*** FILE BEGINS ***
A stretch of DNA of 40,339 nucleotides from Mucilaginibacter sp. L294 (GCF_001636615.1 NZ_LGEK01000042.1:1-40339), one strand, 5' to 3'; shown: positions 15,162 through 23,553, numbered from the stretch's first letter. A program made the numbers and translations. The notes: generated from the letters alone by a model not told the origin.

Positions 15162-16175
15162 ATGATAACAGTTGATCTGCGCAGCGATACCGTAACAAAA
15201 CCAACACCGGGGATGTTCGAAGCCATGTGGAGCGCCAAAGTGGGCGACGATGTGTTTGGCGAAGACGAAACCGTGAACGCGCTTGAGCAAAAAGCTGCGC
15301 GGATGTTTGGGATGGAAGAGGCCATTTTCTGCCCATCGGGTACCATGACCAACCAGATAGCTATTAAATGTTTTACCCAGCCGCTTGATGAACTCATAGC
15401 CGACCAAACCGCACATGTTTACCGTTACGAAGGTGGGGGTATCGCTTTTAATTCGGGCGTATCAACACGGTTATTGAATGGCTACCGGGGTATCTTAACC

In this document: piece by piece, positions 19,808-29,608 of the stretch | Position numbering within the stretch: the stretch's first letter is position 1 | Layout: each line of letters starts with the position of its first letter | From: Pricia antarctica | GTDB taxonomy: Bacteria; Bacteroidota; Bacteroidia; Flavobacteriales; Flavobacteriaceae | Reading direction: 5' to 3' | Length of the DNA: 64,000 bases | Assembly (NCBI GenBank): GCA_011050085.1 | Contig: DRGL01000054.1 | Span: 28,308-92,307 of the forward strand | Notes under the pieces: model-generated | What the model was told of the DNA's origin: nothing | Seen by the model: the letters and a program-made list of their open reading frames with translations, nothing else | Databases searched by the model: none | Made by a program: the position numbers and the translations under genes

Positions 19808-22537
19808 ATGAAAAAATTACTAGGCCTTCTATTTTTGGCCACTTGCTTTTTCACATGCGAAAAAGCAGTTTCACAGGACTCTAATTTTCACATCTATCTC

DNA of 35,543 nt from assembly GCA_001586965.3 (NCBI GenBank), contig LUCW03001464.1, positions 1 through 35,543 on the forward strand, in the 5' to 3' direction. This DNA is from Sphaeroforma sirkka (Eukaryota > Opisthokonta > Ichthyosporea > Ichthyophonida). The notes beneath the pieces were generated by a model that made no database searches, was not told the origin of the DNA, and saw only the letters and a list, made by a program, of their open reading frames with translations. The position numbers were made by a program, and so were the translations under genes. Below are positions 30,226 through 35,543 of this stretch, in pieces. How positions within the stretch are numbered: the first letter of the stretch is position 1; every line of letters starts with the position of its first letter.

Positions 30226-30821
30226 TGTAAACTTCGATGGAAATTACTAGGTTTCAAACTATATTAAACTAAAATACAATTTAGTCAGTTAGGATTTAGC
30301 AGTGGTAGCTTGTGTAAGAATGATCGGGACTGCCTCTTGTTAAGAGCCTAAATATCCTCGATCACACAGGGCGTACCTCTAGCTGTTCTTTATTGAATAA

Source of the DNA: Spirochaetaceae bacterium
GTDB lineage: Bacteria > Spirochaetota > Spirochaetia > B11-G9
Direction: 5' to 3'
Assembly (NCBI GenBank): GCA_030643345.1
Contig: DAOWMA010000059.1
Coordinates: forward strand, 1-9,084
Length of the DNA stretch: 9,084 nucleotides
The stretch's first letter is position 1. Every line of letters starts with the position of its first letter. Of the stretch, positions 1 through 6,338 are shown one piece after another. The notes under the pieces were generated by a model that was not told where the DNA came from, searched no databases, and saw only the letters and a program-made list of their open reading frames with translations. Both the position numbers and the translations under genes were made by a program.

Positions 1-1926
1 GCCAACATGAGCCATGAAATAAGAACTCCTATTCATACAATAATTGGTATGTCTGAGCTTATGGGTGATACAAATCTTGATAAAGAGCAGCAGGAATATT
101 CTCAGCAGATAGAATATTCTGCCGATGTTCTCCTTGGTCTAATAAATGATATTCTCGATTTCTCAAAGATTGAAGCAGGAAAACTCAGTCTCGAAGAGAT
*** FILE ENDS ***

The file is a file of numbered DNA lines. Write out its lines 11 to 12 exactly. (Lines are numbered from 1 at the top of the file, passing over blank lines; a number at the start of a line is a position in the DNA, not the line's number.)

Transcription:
Positions 30226-30821
30226 TGTAAACTTCGATGGAAATTACTAGGTTTCAAACTATATTAAACTAAAATACAATTTAGTCAGTTAGGATTTAGC